Short interview can stop you in your tracks

Q: Of all the various things that can happen in a job interview, what worries you most? What’s the worst sign of all? I’ve had some funny experiences myself lately on the interview trail and I’m just trying to put them into context. Thank you. (DC, email ).

A: It is difficult to generalise, but I will try: the one thing that consistently worries me is the short interview. Whenever I hear of a client getting a short interview, I tend to conclude that the job is already gone and just hope that my client is the favoured one, writes Liam Horan, Career Coach, Sli Nua Careers.

A short interview tends to prove very little. A candidate needs a chance to get into their stride. In a short interview, there is very little opportunity for the interview panel to develop or probe your answers – it strikes me that all they can do is ask a series of prepared questions that they ask everybody.

It does not conform to what I like to call a knowledgeable chat, where you, and the other people on the other side of the table, engage in a real discussion about the job, your experience and how all of this might fit together. If you find yourself in a short interview, there is very little you can do, because it will be all over before you know it.

However, you should still focus on trying to score as much as you can. This is through the first minute, the tenth minute and the last minute of an interview: so regardless of how long it goes on for, you should try to make every minute pay. It’s all you can do.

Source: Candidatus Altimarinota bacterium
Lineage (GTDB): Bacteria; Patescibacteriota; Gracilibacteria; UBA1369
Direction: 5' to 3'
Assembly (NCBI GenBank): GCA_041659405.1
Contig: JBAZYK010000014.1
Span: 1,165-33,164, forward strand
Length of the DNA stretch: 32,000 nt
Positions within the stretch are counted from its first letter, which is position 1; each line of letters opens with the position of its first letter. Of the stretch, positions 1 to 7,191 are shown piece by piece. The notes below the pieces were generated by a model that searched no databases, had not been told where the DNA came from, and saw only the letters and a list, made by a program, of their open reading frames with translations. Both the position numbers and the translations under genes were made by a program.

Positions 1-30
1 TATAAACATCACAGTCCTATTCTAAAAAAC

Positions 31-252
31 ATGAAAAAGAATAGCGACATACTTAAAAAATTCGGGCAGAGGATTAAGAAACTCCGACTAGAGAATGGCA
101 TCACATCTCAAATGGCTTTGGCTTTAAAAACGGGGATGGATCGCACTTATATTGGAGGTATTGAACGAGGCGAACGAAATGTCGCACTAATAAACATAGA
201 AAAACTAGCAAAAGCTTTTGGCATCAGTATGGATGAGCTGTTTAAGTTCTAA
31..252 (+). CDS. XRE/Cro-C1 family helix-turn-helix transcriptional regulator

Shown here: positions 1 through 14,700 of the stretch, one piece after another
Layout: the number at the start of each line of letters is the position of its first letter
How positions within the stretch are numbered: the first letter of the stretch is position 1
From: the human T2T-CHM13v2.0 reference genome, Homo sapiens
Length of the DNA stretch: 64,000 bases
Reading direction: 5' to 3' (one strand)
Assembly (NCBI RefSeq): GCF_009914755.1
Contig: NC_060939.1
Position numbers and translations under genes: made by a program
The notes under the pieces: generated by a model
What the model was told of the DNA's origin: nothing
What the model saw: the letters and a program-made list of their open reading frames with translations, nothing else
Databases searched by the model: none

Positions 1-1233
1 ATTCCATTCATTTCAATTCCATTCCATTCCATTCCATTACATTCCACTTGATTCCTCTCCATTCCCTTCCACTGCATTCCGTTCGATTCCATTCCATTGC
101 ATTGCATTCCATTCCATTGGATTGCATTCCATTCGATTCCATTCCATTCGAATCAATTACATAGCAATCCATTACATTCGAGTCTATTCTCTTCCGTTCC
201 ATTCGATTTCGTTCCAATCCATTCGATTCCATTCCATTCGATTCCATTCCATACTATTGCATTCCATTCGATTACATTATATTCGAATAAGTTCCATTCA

Let’s get technical

Something that arises in many job interviews is the whole area of technical questions.

It can be difficult to anticipate whether or not they will even be asked, but it is important for candidates to brush up on their technical knowledge before a job interview. This is particularly true of newly qualified people who have built up the base of experience in the workplace.

Sometimes interviewers ask you to explain difficult concepts to lay people. In Google, for example, candidates have been asked the following: “How would you explain the importance of HTML5 to Larry Page and then to my Grandma?”

There are two levels to this question. They want to see if you know it fully in the first place and if you can interpret for non-specialists. So they are checking your technical knowledge and your communication skills. For a one-line question it is incredibly powerful.

If you are a specialist, there is always the danger of going too deeply into your speciality. It is good to attempt to make things simple even to other specialists, as esoteric language can confuse a great deal.

Thus you need to prepare at those two levels for any interview. In my experience, it is best to suggest a level of expertise or speciality, even if a technical question is not asked, and to ask the panel if they would like further detail.

This is a balancing act, a judgement call, but you need to be ready to show your expertise in some way in the interview.

Sli Nua Careers (www.SliNuaCareers.com ) have offices in Galway (Patricia Maloney, 091 528883 ), Mayo (Ballinrobe and Claremorris ), Limerick, Tullamore, Sligo, Tralee and Cork. Their services include CV preparation, interview training, job-searching strategies, public speaking and presentation skills, and career direction. For more details, visit www.slinuacareers.com/galway-office

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